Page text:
Given the -shall we say - irregular marital habits of the Prince of Wales and the scandalous conduct of George's elder brother, the late and unlamented Duke of Clarence, Queen Victoria saw little humor in the subject. She was reportedly furious with the Archbishop of Canterbury - who married George and May - but whose ham-handed denial of the story only seemed to bring it to new ears. So, in The Times, purportedly in response to an inquiry from a Mr. A. Barnard of Middlesborough-on-Tees, the Palace issues the following statement:
The report to which you allude is so obviously invented for the mere purpose of causing pain and annoyance to an innocent young couple that his Royal Highness has always declined to allow the story to obtain further currency by contradiction from him; but it is nonetheless cruel and malignant.It was at Malta - "a hotbed of malevolent tittle-tattle" - that the rumors began. Denials notwithstanding, the story of a secret marriage, crushed by a vengeful old Queen, was believed - at least sentimentally - by many Britons and it resurfaced in 1910 when George succeeded his father on the throne. The supposed first wife - an Admiral's daughter now a Mrs. Trevelyan D.W. Napier - came forward in a successful libel action against the author of an article entitled "Sanctified Bigamy."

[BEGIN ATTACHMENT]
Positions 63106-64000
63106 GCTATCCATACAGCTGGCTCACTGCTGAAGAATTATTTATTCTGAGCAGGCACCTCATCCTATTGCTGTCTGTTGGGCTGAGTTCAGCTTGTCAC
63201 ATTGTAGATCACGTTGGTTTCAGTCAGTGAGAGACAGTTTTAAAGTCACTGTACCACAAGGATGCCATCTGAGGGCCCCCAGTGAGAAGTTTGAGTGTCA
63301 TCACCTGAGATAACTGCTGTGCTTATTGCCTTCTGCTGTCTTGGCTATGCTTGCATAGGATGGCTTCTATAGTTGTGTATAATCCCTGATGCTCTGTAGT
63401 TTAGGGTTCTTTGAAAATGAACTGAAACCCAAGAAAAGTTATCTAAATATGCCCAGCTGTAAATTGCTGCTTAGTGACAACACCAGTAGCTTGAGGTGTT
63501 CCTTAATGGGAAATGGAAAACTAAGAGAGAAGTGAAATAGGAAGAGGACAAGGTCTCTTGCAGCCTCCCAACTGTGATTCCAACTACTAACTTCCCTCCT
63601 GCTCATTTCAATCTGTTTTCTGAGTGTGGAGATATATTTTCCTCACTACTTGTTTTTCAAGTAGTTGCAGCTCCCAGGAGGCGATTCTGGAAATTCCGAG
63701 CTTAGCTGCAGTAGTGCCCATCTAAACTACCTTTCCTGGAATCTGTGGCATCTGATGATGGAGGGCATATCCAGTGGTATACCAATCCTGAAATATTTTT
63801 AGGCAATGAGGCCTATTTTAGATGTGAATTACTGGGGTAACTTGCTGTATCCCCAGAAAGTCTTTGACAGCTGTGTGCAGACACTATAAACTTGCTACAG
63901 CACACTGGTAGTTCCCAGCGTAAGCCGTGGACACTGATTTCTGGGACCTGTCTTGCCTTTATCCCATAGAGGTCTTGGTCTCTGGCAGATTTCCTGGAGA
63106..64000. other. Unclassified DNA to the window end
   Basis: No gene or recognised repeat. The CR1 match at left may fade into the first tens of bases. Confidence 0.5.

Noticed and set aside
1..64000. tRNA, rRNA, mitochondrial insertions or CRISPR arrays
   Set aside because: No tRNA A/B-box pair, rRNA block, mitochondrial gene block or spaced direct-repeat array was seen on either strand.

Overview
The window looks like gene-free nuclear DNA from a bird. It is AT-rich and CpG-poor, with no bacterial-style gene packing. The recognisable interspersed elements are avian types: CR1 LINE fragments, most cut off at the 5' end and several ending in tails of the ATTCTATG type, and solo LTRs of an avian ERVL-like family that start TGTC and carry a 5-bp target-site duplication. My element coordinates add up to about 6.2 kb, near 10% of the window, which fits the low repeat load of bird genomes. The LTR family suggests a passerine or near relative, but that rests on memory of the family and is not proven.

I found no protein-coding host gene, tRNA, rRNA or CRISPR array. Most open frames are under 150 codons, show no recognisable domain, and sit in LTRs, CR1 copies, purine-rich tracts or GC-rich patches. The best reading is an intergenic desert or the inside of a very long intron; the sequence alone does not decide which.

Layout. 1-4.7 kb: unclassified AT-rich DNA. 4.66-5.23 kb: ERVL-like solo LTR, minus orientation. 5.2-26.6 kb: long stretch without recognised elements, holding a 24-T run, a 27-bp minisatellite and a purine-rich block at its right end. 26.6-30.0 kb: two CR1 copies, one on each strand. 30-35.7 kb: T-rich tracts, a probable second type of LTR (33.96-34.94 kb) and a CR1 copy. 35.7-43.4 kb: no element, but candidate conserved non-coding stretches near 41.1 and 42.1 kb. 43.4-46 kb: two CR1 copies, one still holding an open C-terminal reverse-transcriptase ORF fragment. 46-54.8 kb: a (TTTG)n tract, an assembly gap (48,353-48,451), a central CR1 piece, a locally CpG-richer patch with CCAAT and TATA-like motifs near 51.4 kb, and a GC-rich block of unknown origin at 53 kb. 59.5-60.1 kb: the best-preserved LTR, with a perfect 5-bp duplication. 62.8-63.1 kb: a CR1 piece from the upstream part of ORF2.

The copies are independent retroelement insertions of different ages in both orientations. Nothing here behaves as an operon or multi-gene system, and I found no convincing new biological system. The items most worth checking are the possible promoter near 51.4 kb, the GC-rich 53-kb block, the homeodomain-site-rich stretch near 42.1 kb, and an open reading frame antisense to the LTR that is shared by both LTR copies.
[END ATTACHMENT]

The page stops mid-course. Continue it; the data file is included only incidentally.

It is interesting to note that at the time of the 1894 denial, George and May were celebrating the birth of their first child, the future King Edward VIII. Could it be that the father of the man who would give up the throne for "the woman I love," gave up the woman he loved for the throne?